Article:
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Pioneering performance artist Ulay has died, aged 76

Marina Abramović's former partner and collaborator passed away in Ljubljana

Ulay died in Ljubljana this morning © dpa picture alliance / Alamy Stock Photo

Frank Uwe Laysiepen—the artist known as Ulay and the former partner of Marina Abramović—died early this morning in Ljubljana, Slovenia, at the age of 76 from complications caused by his cancer treatment.

Ulay was perhaps best known for his collaboration with Abramović, whom he met in 1976 in Amsterdam. For 12 years, they were among the world’s most famous and pioneering of artistic couples.

They symbolically ended their relationship with a performance that saw the the pair walk towards each other across almost 6,000km of the Great Wall of China.

In a post on Instagram, Abramović responds to the artist's death: "It is with great sadness I learned about my friend and former partner Ulay’s death today. He was an exceptional artist and human being, who will be deeply missed. On this day, it is comforting to know that his art and legacy will live on forever."

Ulay's studio posted on Facebook: "Ulay was incomparable. As a human being and as an artist. The gentlest soul, a giver. A pioneer, a provocateur, an activist, a mentor, a colleague, a friend, a father, a husband, family. A seeker of light. A lover of life. A traveler. A fighter. A brilliant thinker, who has been pushing limits and enduring pain. Selfless and fearless, ethical, elegant, witty. He, who has influenced so many. He will be deeply missed by his family, friends, the art community and the thousands of us, who he has so deeply touched and inspired. He influenced generations of artists and many more to come—his memory and legacy will live on forever through his work and the work of the Ulay Foundation."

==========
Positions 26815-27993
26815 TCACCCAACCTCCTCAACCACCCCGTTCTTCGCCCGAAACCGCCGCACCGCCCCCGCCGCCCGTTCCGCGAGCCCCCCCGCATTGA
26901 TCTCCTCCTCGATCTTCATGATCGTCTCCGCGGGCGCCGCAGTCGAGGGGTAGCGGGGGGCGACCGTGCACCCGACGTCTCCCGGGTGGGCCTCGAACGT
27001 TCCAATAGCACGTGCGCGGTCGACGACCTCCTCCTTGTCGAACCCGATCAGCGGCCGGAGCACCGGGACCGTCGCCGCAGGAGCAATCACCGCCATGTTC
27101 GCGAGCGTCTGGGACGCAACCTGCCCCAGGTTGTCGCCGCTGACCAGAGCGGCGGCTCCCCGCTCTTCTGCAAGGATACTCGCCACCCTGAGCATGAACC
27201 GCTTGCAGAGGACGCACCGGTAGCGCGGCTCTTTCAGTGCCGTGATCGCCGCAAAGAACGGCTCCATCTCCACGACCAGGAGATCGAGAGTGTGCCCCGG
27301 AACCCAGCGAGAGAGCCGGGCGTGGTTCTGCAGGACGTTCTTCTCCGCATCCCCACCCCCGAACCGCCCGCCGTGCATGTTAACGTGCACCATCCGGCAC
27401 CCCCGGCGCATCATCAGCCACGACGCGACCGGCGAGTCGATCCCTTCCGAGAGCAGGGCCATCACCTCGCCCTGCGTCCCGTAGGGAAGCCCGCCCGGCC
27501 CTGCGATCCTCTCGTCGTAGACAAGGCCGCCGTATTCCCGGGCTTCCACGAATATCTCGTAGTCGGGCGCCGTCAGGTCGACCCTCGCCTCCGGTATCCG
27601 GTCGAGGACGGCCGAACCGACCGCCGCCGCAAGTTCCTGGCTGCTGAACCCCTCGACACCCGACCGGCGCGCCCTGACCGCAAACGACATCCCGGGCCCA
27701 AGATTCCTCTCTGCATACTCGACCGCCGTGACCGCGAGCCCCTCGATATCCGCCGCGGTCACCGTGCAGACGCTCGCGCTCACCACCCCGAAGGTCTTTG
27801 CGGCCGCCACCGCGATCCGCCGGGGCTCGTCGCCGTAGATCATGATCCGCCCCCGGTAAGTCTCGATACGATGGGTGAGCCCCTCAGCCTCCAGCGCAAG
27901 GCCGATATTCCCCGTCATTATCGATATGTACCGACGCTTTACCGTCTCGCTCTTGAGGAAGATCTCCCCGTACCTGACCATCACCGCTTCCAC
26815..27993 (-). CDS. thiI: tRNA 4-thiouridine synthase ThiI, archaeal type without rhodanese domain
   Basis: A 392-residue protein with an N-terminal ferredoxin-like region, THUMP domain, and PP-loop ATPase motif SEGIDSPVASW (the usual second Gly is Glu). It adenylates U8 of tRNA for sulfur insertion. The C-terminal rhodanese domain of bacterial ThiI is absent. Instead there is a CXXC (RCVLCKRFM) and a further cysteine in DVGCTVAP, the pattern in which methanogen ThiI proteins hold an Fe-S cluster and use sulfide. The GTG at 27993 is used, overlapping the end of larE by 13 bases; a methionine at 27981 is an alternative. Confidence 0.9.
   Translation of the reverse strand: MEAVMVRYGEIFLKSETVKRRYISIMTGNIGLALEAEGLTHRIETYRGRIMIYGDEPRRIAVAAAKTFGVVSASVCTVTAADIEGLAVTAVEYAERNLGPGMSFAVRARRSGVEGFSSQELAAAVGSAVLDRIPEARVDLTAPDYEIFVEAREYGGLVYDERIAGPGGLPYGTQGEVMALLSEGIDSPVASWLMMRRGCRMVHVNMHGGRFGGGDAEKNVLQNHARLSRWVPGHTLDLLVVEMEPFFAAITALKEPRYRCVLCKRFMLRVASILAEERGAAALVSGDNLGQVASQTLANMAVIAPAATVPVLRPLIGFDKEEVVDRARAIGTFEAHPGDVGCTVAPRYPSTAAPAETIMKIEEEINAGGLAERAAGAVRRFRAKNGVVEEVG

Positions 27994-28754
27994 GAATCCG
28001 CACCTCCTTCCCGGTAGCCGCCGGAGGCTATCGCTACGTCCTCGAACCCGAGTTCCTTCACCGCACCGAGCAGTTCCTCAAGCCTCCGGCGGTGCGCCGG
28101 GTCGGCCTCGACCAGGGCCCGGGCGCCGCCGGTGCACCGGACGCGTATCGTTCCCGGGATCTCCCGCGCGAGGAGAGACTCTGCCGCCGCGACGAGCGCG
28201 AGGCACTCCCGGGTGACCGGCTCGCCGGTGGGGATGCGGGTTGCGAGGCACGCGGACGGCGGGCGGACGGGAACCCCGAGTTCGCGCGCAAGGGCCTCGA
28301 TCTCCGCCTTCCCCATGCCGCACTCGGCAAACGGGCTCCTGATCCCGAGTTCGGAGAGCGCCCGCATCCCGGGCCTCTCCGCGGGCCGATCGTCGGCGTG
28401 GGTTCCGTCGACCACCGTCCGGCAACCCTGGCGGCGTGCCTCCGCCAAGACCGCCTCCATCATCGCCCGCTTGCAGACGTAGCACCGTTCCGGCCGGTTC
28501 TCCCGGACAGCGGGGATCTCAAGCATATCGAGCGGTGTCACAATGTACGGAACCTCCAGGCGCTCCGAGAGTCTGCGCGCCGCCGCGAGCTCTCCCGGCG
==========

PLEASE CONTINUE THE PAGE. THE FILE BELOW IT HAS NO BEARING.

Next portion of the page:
Richard Saltoun, whose eponymous, London-based gallery represents the artist, says in a statement: "We are deeply saddened by the news that Ulay (born Frank Uwe Laysiepen) has passed away at the age of 76. Ulay was the freest of spirits—a pioneer and provocateur with a radically and historically unique oeuvre, operating at the intersection of photography and the conceptually-oriented approaches of Performance and Body art. His passing leaves a momentus gap in the world—one that will not be so easily be replaced. We hold his family, friends and colleagues close in our hearts during this time."

In 2015, Ulay sued Abramović in a Dutch court claiming that she had violated a 1999 contract covering works they had created together. The case resulted in Abramović being ordered to back date royalties of more than €250,000 (£215,000) as well as more than €23,000 in legal costs.

Before and after his relationship with Abramović, Ulay was an avid photographer, working in particular with Polaroids. In Berlin Afterimages (1994-95), Ulay focused his lens on the gritty reality of the marginalised individual living against the backdrop of nationalism in a city that was barely coming to grips with unification.

As Ulay's health deteriorated, he focused much attention on the process of drinking water, which he said helped him understand his body and performance art more deeply. "I started thinking about how to refine the body to another essential substance, and I came to water because the body is made up of about 70% water," he said.

Born in 1943 in the German city of Solingen, Ulay lived and worked in Amsterdam before moving to Ljubljana, where in November of last year—on the occasion of his 76th birthday—he opened a Foundation and Project Space.

In November 2020, a major retrospective of Ulay’s work is due to open at the Stedelijk Museum in Amsterdam.

UPDATE: This article was amended to include comment from Marina Abramović, Richard Saltoun and Ulay's studio